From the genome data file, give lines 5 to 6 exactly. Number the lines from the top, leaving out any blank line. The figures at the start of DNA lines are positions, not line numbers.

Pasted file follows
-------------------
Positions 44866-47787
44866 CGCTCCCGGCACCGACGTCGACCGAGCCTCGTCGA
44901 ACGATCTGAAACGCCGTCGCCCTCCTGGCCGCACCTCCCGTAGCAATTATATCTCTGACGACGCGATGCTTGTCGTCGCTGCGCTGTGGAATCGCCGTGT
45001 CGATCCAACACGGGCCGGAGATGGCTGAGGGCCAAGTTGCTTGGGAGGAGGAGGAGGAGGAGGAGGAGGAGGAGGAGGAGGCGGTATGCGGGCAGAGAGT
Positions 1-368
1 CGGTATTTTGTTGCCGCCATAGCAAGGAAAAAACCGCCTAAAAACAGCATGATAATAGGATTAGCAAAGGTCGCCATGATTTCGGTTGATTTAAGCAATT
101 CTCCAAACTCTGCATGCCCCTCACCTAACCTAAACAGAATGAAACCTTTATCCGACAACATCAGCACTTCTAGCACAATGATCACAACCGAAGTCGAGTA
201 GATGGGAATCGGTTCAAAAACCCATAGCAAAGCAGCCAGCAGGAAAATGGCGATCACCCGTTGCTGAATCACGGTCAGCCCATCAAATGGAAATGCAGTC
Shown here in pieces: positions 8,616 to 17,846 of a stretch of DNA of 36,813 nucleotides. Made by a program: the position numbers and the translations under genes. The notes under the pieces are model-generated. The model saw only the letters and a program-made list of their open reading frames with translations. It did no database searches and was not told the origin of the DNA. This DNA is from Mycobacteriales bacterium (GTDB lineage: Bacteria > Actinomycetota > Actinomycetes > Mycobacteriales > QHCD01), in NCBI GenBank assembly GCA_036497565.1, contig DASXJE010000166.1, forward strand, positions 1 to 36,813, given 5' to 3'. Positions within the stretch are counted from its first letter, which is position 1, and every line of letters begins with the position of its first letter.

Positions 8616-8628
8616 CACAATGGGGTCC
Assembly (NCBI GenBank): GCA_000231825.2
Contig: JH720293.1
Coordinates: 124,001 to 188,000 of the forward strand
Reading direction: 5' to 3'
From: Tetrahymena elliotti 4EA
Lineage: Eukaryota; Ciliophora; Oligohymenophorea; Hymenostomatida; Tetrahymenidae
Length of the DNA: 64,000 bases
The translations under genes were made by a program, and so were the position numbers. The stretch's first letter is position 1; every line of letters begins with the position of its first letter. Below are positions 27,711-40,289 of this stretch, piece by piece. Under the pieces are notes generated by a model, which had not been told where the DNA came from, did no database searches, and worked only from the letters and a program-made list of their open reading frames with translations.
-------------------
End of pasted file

Positions 1-368
1 CGGTATTTTGTTGCCGCCATAGCAAGGAAAAAACCGCCTAAAAACAGCATGATAATAGGATTAGCAAAGGTCGCCATGATTTCGGTTGATTTAAGCAATT